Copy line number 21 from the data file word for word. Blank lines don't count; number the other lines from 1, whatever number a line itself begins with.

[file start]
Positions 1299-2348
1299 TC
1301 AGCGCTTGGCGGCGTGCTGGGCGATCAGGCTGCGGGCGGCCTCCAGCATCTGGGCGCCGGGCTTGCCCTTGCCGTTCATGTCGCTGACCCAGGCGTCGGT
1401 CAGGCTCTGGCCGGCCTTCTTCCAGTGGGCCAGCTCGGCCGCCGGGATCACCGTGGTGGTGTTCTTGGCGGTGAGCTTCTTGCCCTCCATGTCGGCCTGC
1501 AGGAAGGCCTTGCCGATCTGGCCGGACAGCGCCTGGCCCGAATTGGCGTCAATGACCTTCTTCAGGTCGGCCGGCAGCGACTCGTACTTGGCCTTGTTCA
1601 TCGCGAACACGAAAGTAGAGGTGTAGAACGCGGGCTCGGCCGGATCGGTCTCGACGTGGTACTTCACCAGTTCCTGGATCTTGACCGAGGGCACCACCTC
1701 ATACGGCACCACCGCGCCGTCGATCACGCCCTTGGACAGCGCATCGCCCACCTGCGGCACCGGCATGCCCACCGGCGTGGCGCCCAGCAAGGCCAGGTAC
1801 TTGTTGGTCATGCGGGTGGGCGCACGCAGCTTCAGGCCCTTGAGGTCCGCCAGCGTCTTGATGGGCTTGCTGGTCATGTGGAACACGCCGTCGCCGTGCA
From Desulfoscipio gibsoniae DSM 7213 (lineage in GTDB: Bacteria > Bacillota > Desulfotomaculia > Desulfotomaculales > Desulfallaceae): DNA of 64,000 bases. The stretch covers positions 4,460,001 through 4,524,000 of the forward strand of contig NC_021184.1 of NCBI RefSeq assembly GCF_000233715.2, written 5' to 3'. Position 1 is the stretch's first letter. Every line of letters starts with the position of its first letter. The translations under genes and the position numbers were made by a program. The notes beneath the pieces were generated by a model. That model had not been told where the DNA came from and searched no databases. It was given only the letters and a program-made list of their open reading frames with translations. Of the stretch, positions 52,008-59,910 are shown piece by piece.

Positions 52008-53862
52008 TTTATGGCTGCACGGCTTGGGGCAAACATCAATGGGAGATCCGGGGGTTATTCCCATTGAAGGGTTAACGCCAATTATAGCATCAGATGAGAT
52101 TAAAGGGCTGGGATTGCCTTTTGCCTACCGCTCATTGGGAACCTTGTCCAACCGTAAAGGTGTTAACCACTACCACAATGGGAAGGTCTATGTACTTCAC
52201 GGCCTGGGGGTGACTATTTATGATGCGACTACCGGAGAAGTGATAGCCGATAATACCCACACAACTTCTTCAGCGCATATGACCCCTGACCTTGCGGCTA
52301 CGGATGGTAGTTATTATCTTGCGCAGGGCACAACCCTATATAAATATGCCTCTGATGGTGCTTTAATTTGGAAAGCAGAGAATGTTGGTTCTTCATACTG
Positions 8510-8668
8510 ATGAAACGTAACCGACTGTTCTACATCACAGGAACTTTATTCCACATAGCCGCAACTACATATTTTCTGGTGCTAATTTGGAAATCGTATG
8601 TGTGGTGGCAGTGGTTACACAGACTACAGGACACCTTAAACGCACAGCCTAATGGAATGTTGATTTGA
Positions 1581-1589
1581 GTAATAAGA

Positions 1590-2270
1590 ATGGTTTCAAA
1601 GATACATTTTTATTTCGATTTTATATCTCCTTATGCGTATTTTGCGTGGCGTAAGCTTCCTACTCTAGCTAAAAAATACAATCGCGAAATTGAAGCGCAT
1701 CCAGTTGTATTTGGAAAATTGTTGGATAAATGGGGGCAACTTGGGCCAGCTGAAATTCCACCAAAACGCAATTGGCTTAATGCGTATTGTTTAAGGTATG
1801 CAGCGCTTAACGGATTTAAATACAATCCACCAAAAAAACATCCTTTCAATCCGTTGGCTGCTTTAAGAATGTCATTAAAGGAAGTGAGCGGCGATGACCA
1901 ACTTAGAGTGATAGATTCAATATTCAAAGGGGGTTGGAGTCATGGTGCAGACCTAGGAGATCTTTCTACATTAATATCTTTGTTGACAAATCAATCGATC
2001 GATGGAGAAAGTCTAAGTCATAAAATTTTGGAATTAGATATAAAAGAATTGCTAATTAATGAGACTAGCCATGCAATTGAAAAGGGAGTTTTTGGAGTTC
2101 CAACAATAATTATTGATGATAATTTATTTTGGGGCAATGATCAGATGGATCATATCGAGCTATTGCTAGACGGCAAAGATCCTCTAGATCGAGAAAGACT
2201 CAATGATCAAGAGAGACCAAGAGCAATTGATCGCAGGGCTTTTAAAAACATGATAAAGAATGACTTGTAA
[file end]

1590 ATGGTTTCAAA